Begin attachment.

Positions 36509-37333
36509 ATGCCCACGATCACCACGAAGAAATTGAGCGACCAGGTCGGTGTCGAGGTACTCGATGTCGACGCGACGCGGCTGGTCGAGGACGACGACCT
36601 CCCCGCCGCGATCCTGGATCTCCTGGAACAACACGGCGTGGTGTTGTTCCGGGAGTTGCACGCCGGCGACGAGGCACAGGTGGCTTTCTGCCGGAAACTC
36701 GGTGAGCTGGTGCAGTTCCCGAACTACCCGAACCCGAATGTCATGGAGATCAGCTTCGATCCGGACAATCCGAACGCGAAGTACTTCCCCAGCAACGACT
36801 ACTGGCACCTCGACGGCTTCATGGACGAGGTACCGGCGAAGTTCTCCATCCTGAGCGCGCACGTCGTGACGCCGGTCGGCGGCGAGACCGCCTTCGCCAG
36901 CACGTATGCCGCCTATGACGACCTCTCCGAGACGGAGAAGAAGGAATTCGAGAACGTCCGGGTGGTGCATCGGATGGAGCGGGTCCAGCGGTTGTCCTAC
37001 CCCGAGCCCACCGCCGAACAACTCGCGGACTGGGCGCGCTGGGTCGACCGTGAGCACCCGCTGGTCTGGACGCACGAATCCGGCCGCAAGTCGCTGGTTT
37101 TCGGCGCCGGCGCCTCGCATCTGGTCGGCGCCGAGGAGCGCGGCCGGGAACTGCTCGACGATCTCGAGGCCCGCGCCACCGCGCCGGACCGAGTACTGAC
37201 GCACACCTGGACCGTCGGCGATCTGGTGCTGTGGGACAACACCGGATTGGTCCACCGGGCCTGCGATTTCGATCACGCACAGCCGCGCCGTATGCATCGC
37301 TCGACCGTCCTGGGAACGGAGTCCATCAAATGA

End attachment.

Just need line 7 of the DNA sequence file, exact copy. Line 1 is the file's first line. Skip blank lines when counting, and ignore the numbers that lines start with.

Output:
37001 CCCGAGCCCACCGCCGAACAACTCGCGGACTGGGCGCGCTGGGTCGACCGTGAGCACCCGCTGGTCTGGACGCACGAATCCGGCCGCAAGTCGCTGGTTT